Estimation of consumers' demand function

Publication Type:
Issue Date:
Full metadata record
In this thesis, we test the existence of the behavioral component in the consumer’s decision-making process that captures the direct influence of other available products and their characteristics on the consumer’s utility. We introduce this behavioral component to the empirical demand model and show that it plays an important role in the widely used approach of employing rival products’ characteristics as instruments to overcome the price endogeneity problem in demand estimation. To do so, we use a dataset on individuals’ choices of the red wines from an experiment. The obtained results show that the exclusion condition is not satisfied for some of the rival products’ characteristics, but is satisfied for other rival products’ characteristics. We extend the choice model by allowing the subjective evaluations of the products’ quality in the consumer’s utility function. We exploit the unique survey design of the discrete choice experiment on wine choice with random prices to estimate the coefficients of consumers’ demand function for wines. The consumers form their subjective evaluations of the quality of the new wine from the bottle design and label information. Consumers’ subjective evaluations of the wine’s quality may be correlated with unobserved product characteristics. To solve the endogeneity problem of the subjective evaluations, we use characteristics of other wines from the randomly formed choice set as instruments. The existence of the individuals’ behavioral bias allows us to use other product characteristics as instruments. Additionally, we study how the purpose of consumption affects individuals’ choices of the wines.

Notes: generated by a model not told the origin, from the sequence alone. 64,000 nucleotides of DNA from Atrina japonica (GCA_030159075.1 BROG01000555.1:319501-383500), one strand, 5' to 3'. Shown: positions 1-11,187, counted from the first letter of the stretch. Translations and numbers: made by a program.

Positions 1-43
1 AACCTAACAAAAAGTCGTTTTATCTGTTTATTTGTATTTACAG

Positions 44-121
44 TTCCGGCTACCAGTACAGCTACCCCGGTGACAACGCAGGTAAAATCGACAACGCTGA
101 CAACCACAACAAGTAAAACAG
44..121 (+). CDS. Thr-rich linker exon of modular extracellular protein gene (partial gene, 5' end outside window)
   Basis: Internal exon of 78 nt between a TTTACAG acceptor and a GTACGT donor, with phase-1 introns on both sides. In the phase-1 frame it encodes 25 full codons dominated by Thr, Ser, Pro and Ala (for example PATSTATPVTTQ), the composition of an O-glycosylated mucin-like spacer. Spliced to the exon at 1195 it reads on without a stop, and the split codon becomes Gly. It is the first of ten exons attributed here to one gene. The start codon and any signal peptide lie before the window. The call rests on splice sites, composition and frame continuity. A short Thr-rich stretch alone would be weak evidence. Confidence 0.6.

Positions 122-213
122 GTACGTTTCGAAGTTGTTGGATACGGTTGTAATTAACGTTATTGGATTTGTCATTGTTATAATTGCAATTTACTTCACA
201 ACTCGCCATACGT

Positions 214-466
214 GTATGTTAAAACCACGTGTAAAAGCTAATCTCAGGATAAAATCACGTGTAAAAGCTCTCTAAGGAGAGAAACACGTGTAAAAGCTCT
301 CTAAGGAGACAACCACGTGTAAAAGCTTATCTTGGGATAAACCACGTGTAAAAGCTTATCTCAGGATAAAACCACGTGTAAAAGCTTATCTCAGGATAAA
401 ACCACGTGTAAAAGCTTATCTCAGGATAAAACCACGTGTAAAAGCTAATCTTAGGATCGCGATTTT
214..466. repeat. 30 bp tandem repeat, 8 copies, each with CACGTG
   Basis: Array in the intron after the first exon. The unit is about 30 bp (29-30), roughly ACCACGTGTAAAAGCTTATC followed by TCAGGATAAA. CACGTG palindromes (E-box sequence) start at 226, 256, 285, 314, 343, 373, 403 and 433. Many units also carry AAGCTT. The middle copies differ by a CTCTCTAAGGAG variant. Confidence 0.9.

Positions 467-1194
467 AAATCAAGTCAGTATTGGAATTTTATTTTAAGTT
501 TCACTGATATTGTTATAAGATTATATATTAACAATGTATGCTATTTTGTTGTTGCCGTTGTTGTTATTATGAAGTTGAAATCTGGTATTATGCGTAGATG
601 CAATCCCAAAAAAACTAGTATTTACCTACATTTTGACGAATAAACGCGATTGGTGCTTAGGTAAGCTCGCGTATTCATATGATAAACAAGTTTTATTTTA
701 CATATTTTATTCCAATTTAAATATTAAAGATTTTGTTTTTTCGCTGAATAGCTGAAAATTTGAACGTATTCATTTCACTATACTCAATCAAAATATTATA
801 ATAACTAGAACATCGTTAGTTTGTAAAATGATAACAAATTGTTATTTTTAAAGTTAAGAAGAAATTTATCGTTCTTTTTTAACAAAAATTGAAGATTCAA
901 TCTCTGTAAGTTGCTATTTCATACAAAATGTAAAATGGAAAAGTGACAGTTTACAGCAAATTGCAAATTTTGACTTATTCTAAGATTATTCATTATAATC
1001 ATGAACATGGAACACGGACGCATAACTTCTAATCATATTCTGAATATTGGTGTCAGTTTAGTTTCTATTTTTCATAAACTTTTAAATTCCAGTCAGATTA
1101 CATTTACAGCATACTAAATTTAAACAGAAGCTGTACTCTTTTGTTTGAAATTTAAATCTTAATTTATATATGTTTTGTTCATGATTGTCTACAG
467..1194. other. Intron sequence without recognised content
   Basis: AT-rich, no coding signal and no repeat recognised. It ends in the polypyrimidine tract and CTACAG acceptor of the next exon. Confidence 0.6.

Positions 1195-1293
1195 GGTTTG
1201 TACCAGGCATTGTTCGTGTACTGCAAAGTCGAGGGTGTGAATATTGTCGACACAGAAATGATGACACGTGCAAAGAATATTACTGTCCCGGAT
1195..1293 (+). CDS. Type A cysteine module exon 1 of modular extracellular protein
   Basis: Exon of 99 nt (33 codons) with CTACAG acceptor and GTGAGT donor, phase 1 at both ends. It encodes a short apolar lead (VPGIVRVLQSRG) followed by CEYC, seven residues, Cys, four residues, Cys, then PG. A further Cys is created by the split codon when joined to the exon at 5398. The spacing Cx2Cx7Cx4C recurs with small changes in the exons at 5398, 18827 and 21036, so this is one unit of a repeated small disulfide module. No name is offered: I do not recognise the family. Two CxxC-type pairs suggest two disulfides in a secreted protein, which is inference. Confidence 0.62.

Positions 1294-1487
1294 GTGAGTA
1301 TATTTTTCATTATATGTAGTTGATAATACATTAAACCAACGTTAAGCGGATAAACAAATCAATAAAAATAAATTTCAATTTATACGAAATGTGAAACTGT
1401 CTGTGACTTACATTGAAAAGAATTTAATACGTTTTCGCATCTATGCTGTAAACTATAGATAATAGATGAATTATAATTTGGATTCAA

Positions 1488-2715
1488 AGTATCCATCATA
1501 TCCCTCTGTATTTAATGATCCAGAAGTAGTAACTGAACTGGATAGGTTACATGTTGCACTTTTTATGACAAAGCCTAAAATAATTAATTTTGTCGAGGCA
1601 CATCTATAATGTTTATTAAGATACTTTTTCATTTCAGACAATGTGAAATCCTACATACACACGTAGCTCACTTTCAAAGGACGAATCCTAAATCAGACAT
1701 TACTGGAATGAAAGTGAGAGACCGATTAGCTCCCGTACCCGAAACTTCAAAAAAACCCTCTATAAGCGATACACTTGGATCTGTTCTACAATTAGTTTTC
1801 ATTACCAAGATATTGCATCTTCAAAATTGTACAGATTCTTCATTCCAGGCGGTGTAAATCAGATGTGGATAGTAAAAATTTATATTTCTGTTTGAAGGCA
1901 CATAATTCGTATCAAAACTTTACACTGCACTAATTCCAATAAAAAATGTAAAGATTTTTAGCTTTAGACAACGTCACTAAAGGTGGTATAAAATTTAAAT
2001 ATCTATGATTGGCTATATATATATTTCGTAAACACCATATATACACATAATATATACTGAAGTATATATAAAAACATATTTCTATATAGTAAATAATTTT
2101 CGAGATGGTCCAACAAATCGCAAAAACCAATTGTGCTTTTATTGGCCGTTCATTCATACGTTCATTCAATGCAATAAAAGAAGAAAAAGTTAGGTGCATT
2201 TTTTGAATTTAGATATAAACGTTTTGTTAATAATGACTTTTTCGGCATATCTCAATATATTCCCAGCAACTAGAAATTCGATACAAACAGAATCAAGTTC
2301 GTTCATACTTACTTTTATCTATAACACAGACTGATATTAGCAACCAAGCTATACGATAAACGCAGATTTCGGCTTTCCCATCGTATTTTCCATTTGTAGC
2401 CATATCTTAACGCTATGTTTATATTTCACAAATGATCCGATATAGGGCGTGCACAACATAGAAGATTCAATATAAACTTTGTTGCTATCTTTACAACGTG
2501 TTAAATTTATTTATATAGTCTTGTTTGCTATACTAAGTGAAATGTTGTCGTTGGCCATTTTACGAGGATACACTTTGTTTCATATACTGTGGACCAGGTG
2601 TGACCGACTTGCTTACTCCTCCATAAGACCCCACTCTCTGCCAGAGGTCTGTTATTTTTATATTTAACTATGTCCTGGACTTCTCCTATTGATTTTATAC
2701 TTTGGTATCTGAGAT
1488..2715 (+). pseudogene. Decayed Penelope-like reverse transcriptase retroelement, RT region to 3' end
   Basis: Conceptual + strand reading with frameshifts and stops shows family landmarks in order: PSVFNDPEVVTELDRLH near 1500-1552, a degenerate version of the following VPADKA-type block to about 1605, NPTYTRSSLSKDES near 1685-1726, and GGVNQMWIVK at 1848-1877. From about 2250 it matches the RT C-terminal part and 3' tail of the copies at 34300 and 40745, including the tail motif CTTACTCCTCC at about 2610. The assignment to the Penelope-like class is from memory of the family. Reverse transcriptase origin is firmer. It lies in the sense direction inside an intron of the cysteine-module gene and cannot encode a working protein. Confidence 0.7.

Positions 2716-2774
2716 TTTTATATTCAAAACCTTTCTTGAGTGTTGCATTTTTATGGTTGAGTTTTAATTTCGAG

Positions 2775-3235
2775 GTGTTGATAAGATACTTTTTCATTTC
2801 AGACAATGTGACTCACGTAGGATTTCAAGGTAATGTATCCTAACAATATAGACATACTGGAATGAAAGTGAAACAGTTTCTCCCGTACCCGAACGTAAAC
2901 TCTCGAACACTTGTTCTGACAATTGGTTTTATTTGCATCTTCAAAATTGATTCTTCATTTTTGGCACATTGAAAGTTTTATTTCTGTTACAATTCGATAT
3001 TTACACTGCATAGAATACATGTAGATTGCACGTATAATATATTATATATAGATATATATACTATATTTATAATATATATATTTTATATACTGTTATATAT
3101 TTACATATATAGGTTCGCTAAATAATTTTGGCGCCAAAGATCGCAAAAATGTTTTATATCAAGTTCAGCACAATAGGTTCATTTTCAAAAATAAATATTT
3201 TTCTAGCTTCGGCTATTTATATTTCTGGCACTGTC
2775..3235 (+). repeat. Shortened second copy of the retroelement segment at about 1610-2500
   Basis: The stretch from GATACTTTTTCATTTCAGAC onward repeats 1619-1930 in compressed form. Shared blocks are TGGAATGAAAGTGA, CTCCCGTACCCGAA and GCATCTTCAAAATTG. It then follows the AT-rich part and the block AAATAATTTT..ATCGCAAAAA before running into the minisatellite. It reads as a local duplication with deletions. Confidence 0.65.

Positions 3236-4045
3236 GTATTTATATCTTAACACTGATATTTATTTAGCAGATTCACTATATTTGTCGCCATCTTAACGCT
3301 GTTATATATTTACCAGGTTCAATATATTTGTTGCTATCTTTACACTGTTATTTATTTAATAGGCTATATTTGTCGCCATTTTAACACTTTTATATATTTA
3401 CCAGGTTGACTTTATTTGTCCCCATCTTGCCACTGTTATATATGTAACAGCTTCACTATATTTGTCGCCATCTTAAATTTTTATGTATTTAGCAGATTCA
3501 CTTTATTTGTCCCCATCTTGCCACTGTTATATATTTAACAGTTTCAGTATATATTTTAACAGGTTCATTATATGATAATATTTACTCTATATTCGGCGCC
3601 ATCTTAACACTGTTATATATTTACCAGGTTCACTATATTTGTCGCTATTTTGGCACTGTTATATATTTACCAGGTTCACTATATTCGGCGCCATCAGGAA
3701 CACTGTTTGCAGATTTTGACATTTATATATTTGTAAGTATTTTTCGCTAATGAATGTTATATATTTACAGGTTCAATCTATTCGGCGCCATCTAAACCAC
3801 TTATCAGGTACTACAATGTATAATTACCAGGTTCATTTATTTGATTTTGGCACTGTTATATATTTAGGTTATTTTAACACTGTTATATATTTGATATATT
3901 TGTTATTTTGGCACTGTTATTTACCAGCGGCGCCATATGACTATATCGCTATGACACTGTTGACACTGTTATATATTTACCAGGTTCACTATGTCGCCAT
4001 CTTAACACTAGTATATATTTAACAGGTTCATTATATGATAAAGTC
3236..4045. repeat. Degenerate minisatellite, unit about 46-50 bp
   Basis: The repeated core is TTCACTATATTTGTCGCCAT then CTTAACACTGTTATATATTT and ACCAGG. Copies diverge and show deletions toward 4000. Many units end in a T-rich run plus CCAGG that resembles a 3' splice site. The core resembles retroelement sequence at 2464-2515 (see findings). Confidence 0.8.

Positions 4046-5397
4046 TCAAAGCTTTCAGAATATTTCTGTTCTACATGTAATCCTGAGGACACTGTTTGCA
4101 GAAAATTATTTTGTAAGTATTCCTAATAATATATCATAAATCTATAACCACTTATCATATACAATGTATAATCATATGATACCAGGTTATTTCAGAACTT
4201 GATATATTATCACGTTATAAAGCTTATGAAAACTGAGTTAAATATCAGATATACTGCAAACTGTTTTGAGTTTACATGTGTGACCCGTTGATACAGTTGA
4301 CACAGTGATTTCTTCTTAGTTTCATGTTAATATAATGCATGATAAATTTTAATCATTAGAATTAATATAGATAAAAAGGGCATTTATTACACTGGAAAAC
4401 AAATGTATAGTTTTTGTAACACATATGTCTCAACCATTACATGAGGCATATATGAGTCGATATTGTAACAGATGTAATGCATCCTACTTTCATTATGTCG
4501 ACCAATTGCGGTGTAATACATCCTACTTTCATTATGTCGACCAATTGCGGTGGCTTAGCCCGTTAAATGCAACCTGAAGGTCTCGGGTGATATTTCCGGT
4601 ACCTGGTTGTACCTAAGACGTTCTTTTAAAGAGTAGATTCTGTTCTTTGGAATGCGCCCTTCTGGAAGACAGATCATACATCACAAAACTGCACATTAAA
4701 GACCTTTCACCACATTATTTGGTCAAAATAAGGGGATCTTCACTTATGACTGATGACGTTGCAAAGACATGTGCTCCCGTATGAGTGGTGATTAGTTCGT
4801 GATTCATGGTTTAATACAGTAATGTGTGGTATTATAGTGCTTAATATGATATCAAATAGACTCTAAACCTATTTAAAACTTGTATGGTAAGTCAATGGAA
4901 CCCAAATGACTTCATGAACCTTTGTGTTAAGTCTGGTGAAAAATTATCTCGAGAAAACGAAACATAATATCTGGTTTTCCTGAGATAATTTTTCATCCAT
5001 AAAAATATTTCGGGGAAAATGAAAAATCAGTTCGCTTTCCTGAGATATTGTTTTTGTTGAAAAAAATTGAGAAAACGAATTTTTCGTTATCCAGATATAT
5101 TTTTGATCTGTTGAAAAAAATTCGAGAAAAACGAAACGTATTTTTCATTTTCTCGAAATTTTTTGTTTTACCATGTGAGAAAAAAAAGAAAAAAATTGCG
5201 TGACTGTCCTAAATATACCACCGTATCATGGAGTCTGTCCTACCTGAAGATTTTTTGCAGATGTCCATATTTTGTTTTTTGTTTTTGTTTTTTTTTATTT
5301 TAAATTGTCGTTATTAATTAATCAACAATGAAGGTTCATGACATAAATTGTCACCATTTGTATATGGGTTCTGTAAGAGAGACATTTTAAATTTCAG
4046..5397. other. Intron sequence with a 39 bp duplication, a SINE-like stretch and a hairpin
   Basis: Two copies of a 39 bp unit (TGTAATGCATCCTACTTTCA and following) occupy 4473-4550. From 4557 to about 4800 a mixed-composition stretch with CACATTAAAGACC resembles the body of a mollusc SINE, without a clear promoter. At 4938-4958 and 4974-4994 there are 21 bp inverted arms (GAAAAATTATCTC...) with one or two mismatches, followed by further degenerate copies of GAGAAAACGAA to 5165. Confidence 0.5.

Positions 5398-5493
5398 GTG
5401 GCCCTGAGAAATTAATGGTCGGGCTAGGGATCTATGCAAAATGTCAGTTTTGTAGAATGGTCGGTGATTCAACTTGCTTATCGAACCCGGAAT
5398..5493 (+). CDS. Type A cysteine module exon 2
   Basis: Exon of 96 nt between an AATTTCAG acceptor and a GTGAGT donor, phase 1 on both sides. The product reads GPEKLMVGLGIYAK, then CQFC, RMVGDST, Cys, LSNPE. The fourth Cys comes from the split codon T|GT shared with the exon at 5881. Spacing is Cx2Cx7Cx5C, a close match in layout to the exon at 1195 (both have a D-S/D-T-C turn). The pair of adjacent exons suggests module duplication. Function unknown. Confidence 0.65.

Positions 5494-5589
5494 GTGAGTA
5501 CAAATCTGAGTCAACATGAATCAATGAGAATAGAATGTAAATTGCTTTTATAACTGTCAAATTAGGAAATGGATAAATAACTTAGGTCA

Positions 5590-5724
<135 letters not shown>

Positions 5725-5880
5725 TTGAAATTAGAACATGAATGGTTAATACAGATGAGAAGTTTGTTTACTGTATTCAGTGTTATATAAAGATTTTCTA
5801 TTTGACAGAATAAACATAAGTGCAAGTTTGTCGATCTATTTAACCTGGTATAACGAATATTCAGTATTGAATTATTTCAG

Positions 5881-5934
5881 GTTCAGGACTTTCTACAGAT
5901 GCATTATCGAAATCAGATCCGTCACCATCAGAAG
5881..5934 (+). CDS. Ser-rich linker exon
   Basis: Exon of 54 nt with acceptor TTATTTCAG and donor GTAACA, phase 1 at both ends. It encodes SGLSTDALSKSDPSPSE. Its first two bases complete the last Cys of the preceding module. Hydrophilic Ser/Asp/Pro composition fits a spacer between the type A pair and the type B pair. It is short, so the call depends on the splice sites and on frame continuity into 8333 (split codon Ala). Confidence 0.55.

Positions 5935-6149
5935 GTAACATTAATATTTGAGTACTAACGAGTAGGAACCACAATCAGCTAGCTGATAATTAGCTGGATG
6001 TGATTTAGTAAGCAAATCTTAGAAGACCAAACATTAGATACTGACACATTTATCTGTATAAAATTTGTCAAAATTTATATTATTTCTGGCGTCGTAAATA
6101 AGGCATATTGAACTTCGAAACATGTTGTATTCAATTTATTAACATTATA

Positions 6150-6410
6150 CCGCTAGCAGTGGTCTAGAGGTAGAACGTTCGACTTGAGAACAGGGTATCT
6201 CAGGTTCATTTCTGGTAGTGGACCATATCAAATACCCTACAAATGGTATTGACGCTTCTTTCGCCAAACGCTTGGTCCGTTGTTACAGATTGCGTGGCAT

Please use this identifier to cite or link to this item: